resources. Community-wide requirements of education
and outreach were easily met because of the resources
and classes already offered at the arboretum.
The wildlife federation doesn't require the use of
native plants in the habitats but encourages it
because the natives save on resources such as water
A team was formed to go into the community and
encourage residents to get their own yards certified.
Presentations were made to civic groups and the school
district. The effort took about a year.
After spending money year after year on annuals that
died, Jeannine Hoheisel got involved in the arboretum
and started growing native plants. But as far as
certification, she said, "you think: Not my house. It
But most people's yards do. Most of the gardens in
Hesston that have been certified required only the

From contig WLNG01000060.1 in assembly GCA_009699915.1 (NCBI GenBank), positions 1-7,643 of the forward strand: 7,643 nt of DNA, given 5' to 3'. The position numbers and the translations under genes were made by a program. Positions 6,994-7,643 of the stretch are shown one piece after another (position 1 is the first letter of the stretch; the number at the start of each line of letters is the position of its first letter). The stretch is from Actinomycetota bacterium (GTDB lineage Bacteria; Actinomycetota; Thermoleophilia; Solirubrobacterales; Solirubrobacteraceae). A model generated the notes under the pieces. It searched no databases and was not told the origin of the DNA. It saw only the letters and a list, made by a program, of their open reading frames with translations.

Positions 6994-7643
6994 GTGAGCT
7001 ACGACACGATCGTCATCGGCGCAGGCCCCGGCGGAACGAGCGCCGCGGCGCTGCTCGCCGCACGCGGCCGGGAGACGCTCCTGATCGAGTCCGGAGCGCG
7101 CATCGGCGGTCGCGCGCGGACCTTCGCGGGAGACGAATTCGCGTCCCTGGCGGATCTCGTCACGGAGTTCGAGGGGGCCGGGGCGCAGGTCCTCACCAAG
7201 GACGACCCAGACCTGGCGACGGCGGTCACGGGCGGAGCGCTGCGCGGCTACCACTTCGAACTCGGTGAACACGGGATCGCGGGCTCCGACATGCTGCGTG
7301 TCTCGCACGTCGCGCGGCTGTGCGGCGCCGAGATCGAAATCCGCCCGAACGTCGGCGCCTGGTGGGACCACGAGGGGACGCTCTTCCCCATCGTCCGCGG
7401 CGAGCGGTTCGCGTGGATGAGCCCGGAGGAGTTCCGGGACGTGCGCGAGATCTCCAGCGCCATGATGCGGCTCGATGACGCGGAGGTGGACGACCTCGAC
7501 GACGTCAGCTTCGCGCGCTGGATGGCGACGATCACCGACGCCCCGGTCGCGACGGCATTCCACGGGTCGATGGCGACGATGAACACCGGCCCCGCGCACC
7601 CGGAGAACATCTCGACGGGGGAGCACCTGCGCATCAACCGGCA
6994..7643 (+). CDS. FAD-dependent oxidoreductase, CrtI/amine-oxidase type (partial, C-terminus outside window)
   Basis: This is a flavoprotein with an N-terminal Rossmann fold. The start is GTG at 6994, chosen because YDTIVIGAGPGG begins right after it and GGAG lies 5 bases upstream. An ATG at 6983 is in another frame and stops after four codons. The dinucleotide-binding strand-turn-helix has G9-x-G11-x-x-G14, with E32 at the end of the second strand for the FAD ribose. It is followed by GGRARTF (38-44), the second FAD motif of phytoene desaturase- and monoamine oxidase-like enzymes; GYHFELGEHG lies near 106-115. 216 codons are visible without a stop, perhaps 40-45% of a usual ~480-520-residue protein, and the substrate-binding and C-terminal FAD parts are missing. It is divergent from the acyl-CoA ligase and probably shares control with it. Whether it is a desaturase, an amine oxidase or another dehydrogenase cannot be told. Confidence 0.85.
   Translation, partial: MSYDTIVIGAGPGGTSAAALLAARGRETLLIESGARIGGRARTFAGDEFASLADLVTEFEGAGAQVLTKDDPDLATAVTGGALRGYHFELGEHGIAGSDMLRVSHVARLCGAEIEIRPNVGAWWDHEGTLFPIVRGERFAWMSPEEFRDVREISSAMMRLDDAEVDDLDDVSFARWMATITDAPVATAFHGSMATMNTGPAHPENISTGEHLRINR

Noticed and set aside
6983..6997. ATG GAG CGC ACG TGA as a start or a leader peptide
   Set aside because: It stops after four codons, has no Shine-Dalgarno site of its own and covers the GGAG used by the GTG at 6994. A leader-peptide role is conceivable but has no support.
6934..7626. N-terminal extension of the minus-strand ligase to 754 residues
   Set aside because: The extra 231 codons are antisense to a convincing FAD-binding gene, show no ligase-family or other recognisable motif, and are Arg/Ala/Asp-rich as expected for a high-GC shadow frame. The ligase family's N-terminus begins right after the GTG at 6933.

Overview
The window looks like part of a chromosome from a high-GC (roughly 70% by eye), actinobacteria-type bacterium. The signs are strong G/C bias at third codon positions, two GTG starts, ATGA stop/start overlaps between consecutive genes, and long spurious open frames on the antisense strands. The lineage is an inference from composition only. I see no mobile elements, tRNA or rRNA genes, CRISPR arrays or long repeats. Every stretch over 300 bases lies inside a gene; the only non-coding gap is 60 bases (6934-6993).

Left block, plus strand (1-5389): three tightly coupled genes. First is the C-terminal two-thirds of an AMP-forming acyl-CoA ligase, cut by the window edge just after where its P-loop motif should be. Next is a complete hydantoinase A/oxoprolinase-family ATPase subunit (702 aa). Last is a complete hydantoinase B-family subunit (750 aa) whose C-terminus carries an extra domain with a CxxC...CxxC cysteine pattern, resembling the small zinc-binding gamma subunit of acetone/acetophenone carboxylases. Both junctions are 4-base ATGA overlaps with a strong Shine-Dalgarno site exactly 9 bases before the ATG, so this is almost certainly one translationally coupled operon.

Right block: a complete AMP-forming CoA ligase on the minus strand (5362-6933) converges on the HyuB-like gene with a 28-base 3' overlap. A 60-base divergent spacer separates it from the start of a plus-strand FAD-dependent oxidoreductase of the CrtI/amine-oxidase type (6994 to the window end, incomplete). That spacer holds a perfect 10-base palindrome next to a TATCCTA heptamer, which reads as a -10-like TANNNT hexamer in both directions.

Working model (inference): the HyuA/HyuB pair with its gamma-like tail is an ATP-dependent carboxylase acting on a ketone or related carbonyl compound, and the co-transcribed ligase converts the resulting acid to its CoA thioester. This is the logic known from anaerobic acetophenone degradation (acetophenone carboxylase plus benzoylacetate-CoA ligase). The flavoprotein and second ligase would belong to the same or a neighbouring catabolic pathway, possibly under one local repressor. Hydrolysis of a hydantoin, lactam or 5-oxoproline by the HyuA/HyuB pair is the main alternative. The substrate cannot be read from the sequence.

addition of a source of water, something as simple as
"When you bring in the certification, people say, 'Oh
yes, I need to get that birdbath in. I need to think
about berry-producing shrubs,' " said Julie Torseth,
director of the arboretum. "Or they think that their
echinacea and ratibida have seedheads for the birds,
and they'll leave those up for the winter. It made for
the larger picture."
Hoheisel said that once you get started with native
plants, "it's contagious."
"It's great as far as conserving water and your time
and money, and you get to know people: Let's share
plants," she said.
Once she got her own yard in shape, Hoheisel moved on
to the police station, where she works as
administrative assistant and municipal court clerk.